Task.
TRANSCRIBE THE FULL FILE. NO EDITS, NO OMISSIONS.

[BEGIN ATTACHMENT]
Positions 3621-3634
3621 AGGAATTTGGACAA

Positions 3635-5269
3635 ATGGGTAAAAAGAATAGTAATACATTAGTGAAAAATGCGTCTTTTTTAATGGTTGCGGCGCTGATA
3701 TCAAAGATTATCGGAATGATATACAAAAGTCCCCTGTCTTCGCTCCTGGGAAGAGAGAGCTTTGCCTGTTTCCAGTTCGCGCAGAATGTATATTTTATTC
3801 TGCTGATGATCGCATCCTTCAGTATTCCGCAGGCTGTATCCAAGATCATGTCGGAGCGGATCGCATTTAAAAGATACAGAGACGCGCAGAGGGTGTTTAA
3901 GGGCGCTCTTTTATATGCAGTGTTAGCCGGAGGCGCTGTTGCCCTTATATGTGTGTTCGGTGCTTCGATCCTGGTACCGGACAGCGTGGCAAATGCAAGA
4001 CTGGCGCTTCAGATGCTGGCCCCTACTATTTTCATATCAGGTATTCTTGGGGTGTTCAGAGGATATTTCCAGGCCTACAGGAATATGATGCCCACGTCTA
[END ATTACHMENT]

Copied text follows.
Positions 3621-3634
3621 AGGAATTTGGACAA

Positions 3635-5269
3635 ATGGGTAAAAAGAATAGTAATACATTAGTGAAAAATGCGTCTTTTTTAATGGTTGCGGCGCTGATA
3701 TCAAAGATTATCGGAATGATATACAAAAGTCCCCTGTCTTCGCTCCTGGGAAGAGAGAGCTTTGCCTGTTTCCAGTTCGCGCAGAATGTATATTTTATTC
3801 TGCTGATGATCGCATCCTTCAGTATTCCGCAGGCTGTATCCAAGATCATGTCGGAGCGGATCGCATTTAAAAGATACAGAGACGCGCAGAGGGTGTTTAA
3901 GGGCGCTCTTTTATATGCAGTGTTAGCCGGAGGCGCTGTTGCCCTTATATGTGTGTTCGGTGCTTCGATCCTGGTACCGGACAGCGTGGCAAATGCAAGA
4001 CTGGCGCTTCAGATGCTGGCCCCTACTATTTTCATATCAGGTATTCTTGGGGTGTTCAGAGGATATTTCCAGGCCTACAGGAATATGATGCCCACGTCTA